Monday, March 9, 2009

Father Martin, R.I.P.

Although their earthly lives overlapped by only eight months and had very distinct personalities and life styles, Matt Talbot and Fr. Martin were connected by their deep faith in God's mercy for alcoholics and their families.

Fr. Joseph C. Martin, S.S.

October 12, 1924 - March 9, 2009

"I'll die with a piece of chalk in my hands, talking with a bunch of drunks and addicts."

"My name is Joe Martin, and I'm an alcoholic
". Father Martin first uttered this statement in 1958, when he was in treatment for alcoholism at the Guest House, what would prove to be a refuge for him from his drinking and a turning point in his life. His personal journey in recovery prompted a celebrated career in which his only aim was to ease the suffering of individuals and families, around the world, affected by addiction.

He was born on October 12, 1924 in Baltimore, Maryland. He quickly developed a fondness for religion and faith. People fondly recall his special story-telling ability and wonderful sense of humor. In 1942, Father Martin graduated from Loyola College and entered St. Mary's seminary. He was ordained a priest in 1948 and underwent rigorous training to become a Sulpician, a highly regarded teaching society within the Catholic Church. After losing this coveted distinction as a result of his drinking, only in sobriety did he regain this title.

Father Martin taught minor seminarians and fulfilled several teaching roles within the church. It was very evident that he possessed a special ability to educate but his drinking became very troublesome and he was eventually directed to seek help at Guest House (in Michigan).. Father Martin frequently cited the tremendous impact his mentor Austin Ripley had on his journey in recovery. Many of Father Martin's teachings originated in concepts he learned while at the Guest House. His enthusiasm for sobriety coupled with his passion for teaching evolved into an unending quest to ease the suffering of individuals and families affected by addiction. In his career, spanning more than 35 years, Father Martin was catapulted into international acclaim as a prized speaker and educator on addiction and recovery thru the Twelve Steps. He founded Kelly Productions in 1972 and used it as a platform to capture the minds and hearts of millions of people.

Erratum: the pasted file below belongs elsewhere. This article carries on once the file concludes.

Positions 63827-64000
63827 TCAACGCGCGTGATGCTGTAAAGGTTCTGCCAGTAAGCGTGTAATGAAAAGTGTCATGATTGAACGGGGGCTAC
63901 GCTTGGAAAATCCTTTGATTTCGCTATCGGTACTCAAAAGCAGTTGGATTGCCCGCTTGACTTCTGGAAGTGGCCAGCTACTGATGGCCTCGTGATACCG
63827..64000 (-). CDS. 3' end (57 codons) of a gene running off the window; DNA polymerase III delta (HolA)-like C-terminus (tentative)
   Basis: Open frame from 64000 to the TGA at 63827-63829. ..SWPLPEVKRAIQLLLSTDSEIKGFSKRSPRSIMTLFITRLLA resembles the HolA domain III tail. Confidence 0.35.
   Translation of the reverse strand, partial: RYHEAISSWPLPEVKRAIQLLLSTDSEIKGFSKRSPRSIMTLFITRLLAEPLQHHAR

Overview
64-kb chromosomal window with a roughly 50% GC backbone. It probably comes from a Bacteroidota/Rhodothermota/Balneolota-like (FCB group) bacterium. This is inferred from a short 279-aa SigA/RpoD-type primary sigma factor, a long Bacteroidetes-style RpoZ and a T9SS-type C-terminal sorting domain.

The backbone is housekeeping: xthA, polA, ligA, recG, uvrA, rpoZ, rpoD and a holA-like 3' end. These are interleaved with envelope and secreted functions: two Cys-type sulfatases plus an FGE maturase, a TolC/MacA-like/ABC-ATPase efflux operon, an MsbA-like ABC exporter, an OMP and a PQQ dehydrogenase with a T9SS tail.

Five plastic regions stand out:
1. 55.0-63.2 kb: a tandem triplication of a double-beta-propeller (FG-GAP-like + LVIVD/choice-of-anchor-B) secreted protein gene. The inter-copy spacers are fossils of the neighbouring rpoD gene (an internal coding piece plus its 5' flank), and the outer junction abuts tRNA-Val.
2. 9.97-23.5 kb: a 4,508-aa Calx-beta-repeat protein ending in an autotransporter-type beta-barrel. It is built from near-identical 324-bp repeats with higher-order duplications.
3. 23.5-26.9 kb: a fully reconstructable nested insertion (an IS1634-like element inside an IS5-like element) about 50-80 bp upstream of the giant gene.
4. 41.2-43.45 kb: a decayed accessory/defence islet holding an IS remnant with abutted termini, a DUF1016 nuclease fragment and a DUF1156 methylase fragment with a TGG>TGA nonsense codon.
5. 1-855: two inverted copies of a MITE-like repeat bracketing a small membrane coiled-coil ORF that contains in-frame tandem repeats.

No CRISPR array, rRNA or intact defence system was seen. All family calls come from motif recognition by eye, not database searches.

Father Martin's message is no less relevant today than in 1972. He will continue to inspire love, service, helpfulness to others, and recovery through the use of his films, audio lectures, and books. In his last year, he shared his vision that he can be remembered so that the still suffering individual affected by addiction might benefit from his God-inspired message of hope.


Fr. Martin can be viewed speaking at

The Rev. Joseph C. Martin, Leading Authority on
Alcoholism and Addiction Treatment, Dies at 84

HAVRE DE GRACE, Md., March 9 /PRNewswire/ -- The Rev. Joseph C. Martin, S.S.,
noted authority and lecturer on alcoholism who co-founded Father Martin's
Ashley, an addiction treatment center in Havre de Grace, MD, died today at his
home in Havre de Grace. He was 84.

Best known for his lectures on alcoholism as a disease, delivered to alcoholics
and their families with his charismatic style and sense of humor, Fr. Martin is
credited with saving the lives of thousands of alcoholics and addicts. While he
retired from active management in 2003, he continued to lecture at Father
Martin's Ashley, addressing patients as recently as November 2008.

"Today, the entire treatment community mourns the loss of an icon," said the
Rev. Mark Hushen, president and chief executive officer of Father Martin's
Ashley. "The death of Father Martin marks the end of an era.

"His world renowned 'Chalk Talk on Alcohol' changed the lives of thousands of
recovering alcoholics," Hushen said. "His humor and spirituality infused his
teachings with hope. He believed in the innate dignity of the human person and
founded Father Martin's Ashley as an oasis where alcoholics and addicts could

Fr. Martin's "Chalk Talk on Alcohol" lecture, which began: "I'm Joe Martin, and
I'm an alcoholic," and more than 40 motivational films, are legendary. His
films, which have been translated into multiple languages, continue to be used